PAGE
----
Windows Defender update patches severe remote code execution bugs

windows defender

Windows Defender

Is Windows Defender your main antivirus tool? If so, you will need to make sure that you’re running the latest definition updates (1.1.14700.5) on your machine. Microsoft just patched a severe remote code execution bug that could allow hackers to take control over your computer.

The Redmond giant preferred to deploy the patch as soon as possible and not wait until April Patch Tuesday in order to nip remote code execution attempts in the bud.

As Microsoft explains, the root-cause for this vulnerability is an incomplete Malware Protection Engine scan that fails to detect the threat. This security vulnerability was initially discovered by the Google Project Zero team.

Remote code execution vulnerability

A remote code execution vulnerability exists when the Microsoft Malware Protection Engine does not properly scan a specially crafted file. This can lead to memory corruption. An attacker who successfully exploited this vulnerability could execute arbitrary code in the security context of the LocalSystem account and take control of the system. As a result, an attacker could then install programs; view, change, or delete data; or create new accounts with full user admin rights.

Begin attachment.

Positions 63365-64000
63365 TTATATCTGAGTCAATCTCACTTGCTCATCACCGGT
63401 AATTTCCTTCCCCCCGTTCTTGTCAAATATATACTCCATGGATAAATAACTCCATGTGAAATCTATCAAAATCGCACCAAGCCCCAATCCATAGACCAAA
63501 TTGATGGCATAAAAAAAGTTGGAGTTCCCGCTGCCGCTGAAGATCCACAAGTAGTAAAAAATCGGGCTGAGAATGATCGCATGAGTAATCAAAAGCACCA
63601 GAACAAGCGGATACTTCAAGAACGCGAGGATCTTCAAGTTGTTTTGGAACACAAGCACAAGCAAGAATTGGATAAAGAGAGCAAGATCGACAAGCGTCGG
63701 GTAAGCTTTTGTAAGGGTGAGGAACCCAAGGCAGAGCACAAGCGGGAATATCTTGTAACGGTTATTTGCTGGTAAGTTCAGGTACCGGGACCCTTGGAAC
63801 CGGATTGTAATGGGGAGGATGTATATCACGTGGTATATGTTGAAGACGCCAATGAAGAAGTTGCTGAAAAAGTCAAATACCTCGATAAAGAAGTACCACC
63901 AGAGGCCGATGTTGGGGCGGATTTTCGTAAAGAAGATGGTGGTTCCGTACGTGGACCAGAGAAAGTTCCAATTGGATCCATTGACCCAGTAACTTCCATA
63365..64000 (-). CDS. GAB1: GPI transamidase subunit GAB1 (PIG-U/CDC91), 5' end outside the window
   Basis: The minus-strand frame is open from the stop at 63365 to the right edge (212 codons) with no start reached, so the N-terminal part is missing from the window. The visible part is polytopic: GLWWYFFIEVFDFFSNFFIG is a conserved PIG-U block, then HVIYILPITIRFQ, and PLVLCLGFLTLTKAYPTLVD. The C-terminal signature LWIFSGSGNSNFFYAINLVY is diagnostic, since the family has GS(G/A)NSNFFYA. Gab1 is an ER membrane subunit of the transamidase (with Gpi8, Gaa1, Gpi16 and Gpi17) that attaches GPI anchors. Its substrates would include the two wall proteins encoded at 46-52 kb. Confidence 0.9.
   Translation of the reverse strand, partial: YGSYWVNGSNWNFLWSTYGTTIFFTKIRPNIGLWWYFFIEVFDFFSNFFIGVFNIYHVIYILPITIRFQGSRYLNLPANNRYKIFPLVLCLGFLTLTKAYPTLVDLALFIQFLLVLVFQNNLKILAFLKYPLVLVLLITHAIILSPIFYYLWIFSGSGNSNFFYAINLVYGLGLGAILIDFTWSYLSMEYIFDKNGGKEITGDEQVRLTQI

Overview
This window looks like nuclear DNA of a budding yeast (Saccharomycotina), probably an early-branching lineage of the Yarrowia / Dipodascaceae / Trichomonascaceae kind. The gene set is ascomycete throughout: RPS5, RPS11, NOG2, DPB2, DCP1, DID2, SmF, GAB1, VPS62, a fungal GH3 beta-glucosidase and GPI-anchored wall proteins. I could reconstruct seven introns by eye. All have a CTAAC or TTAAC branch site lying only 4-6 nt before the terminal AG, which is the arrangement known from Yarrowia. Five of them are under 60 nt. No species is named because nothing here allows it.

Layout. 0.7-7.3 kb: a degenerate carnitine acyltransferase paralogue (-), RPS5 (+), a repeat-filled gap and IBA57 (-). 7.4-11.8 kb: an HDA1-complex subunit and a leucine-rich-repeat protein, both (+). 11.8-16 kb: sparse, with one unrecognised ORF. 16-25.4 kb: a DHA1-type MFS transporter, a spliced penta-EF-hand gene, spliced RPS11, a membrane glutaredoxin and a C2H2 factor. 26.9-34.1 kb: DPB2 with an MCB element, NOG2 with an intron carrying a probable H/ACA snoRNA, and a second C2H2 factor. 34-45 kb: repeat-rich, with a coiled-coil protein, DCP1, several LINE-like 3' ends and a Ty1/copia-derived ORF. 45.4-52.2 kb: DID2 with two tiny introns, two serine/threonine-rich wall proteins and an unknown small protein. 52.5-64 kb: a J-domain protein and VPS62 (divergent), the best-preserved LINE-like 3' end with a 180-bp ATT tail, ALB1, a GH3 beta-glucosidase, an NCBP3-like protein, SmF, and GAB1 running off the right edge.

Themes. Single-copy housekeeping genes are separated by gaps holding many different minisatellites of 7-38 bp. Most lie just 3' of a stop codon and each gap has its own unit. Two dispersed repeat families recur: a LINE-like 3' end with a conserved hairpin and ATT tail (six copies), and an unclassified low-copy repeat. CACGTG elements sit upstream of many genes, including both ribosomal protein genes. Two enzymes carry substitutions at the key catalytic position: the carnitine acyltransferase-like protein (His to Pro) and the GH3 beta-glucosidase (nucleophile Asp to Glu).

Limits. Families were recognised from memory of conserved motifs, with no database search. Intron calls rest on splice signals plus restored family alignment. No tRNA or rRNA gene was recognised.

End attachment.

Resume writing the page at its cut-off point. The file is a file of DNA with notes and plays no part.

The latest Windows Defender update fixes this vulnerability by correcting the way in which Windows 10’s Malware Protection Engine scans specially crafted files.

There are many way attackers could take control over your machine. As Microsoft explains, hackers could push specially crafted files to your computer when your access a website. This can allow an attacker to send malware-infected files via email or instant messaging apps such as Skype.

Websites that host user-provided content are the perfect vehicle for spreading malicious software that can take advantage of this Windows Defender vulnerability.

End users don’t need to take any action to install the update as the automatic detection and update deployment will apply it within 48 hours of release.

For more information, check out Microsoft’s Security TechCenter.

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